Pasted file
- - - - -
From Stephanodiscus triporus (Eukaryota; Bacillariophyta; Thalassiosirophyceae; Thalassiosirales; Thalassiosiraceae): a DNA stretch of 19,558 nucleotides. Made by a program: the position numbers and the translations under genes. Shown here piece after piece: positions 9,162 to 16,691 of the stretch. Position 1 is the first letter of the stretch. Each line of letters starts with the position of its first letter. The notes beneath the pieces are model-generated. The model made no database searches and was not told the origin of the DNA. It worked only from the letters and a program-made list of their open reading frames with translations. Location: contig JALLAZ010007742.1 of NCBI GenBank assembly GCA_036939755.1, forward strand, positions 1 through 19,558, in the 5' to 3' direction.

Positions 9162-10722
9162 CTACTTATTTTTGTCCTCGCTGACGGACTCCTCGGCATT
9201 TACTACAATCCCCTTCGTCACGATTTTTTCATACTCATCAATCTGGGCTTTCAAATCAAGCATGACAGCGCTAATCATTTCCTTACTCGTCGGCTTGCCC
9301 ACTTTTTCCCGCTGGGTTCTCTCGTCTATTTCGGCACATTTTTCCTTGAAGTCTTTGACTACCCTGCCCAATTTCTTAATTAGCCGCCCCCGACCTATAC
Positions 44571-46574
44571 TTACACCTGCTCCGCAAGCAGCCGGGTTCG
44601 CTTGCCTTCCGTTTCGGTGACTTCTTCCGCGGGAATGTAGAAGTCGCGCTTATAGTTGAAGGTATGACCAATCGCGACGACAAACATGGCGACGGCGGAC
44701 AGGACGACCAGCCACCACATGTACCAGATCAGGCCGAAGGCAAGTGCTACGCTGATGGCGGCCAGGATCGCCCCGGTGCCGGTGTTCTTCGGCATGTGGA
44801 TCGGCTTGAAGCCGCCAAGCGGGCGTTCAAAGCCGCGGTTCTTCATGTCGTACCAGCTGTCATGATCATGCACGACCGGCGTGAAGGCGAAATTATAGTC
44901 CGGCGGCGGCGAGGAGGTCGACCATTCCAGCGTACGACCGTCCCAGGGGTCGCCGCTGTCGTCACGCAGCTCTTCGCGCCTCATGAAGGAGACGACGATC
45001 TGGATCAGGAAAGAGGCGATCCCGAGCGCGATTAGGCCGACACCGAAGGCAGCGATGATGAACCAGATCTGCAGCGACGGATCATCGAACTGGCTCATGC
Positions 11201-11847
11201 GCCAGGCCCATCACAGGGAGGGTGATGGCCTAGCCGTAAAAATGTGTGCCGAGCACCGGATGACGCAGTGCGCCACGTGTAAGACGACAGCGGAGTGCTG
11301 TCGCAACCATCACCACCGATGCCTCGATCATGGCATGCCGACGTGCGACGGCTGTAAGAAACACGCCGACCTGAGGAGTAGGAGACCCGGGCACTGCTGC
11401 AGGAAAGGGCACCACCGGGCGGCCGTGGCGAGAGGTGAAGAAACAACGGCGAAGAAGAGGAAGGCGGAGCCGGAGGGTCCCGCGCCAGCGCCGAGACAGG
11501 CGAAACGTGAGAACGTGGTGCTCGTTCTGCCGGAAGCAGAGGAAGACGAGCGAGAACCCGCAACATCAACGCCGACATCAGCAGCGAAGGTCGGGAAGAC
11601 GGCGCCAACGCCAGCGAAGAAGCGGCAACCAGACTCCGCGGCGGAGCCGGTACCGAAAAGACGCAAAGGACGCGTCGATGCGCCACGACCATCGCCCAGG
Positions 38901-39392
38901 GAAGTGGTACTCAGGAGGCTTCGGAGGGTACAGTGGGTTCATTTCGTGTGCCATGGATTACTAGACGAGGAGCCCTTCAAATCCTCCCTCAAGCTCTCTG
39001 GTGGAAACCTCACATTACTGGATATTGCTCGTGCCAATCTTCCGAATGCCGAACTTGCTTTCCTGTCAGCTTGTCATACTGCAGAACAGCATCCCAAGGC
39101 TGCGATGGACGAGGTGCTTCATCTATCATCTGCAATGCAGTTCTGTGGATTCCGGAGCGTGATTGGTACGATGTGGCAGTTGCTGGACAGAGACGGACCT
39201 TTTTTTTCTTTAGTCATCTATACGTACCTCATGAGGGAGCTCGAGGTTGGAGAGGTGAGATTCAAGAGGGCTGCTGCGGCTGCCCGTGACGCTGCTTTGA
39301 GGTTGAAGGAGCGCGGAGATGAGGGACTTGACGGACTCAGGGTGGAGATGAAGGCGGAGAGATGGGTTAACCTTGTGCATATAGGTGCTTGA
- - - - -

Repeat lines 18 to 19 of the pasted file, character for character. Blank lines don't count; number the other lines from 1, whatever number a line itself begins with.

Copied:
11601 GGCGCCAACGCCAGCGAAGAAGCGGCAACCAGACTCCGCGGCGGAGCCGGTACCGAAAAGACGCAAAGGACGCGTCGATGCGCCACGACCATCGCCCAGG
Positions 38901-39392